Frank Sinatra is quoted as having said to a sick friend, “I hope you live to 125 and that mine is the last voice you hear.” I feel that way about all of you…and me, of course.
About 46% of Americans are organ and tissue donors while surveys indicate that around 90% of us think organ and tissue donation is a good idea. So, why the gap? Why are so few of us donors when we all seem to think it’s a good idea? I think it is because people feel no sense of “urgency” to become donors. No one thinks they are going to die any time soon, so what’s the rush? To me, that is an understandable reaction. Combine that with the fact that people generally don’t like to spend much time thinking about their own demise and you have the formula for low organ donation rates.
When you think about it, there’s some justification for the delay. Because of medical, scientific and technological advances we are all living longer. According to the National Vital Statistics Report from September of 2011 for all races and both sexes, American men will live to be 75.4 years old and American women will survive to 80.4 years (read the full report at http://tinyurl.com/6ok8lkp). That’s a long time so putting off becoming an organ donor makes some sense (unless you are the person waiting for an organ).
But…as the commercial says…”But wait….there’s more!” Those numbers are averages and they really don’t tell you much. I’d like to delve into this a little more and show you why there is some urgency to your becoming a donor now.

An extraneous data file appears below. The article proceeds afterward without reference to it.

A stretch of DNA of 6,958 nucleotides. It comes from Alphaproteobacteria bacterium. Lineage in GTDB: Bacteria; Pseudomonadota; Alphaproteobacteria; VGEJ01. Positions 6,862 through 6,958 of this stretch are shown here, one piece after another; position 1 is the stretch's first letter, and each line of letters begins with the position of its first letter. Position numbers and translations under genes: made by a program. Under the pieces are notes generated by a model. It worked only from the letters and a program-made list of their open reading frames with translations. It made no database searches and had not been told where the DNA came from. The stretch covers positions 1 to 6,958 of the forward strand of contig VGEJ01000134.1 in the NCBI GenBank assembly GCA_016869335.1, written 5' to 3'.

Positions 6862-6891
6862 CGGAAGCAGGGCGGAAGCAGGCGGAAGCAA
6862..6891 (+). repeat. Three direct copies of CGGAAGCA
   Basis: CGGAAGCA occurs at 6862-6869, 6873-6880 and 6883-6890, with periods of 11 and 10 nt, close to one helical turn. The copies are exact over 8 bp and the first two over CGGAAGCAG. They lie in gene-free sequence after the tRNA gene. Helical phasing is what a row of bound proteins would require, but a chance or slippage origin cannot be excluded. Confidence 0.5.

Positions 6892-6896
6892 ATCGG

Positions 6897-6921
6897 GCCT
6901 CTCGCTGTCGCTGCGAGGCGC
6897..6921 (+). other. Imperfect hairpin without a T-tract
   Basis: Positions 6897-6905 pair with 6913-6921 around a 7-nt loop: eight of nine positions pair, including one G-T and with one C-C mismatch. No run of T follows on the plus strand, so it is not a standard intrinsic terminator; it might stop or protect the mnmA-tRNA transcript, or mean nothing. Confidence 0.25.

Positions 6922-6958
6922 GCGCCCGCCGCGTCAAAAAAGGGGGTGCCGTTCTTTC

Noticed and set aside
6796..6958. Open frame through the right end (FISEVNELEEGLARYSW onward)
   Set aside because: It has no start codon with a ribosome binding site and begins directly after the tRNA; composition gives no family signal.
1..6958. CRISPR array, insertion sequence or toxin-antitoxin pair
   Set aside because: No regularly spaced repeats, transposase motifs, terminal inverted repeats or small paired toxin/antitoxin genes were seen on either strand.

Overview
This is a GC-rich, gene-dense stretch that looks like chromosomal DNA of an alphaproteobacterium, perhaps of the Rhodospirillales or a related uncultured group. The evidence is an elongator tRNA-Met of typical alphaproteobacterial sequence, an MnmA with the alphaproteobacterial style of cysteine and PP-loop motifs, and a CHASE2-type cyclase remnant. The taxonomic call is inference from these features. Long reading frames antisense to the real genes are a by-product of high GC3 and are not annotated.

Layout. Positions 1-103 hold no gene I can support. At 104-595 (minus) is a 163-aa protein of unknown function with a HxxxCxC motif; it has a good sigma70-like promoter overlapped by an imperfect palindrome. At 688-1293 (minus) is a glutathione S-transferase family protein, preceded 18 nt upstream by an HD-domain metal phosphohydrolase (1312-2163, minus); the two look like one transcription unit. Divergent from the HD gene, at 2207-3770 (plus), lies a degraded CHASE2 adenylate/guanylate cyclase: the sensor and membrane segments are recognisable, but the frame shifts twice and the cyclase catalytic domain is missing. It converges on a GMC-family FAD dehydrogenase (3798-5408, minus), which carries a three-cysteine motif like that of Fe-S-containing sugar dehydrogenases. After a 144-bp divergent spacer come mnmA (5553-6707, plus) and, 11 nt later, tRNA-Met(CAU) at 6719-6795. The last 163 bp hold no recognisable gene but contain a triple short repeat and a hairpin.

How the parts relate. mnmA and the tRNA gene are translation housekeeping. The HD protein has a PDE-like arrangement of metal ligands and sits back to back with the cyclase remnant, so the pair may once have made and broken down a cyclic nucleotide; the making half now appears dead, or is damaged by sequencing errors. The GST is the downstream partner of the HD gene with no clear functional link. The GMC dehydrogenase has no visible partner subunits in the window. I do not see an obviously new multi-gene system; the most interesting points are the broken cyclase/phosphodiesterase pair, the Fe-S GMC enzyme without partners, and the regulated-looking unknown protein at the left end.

While the life span look encouraging, we face hazards on a daily basis that may make you think a little about becoming a donor now. I wish everyone a long and healthy life but here are some staggering facts we all should face. Here’s some data on deaths that are preventable. Does any of this fit your profile?
The Preventable Causes of Death in the United States: Comparative Risk Assessment of Dietary, Lifestyle, and Metabolic Risk Factors
Smoking and high blood pressure, which both have effective interventions, are responsible for the largest number of deaths in the US. In 2005 http://tinyurl.com/da8ky7
- Tobacco smoking 467,000 deaths
- High blood pressure 395,000 deaths,
- Overweight–obesity 237,000 deaths
- Physical inactivity 222,000 deaths.
How about accidental causes of death. Accidents happen — and they also kill enough people to rank as the No. 1 cause of death for those ages 1 to 42, according to the National Safety Council. Here’s a countdown from the top four:
5. Choking (Approximately 2,500 deaths per year)
4. Fires (2,700 annual deaths)
3. Falls (25,000 annual deaths)
2. Poisoning (39,000 annual deaths
1. Motor Vehicle Incidents (42,000 annual deaths)
What about your job. Are you safe there? Does it present a hazard? Here’s a list of the most dangerous jobs (full report at http://tinyurl.com/6lnz3to ).
- Fishermen “this occupation is characterized by strenuous work, long hours, seasonal employment, and some of the most hazardous conditions in the workforce.”
- Logging workers This occupation repeatedly takes a spot in the top 10 as not only one of America’s, but the world’s, most dangerous jobs.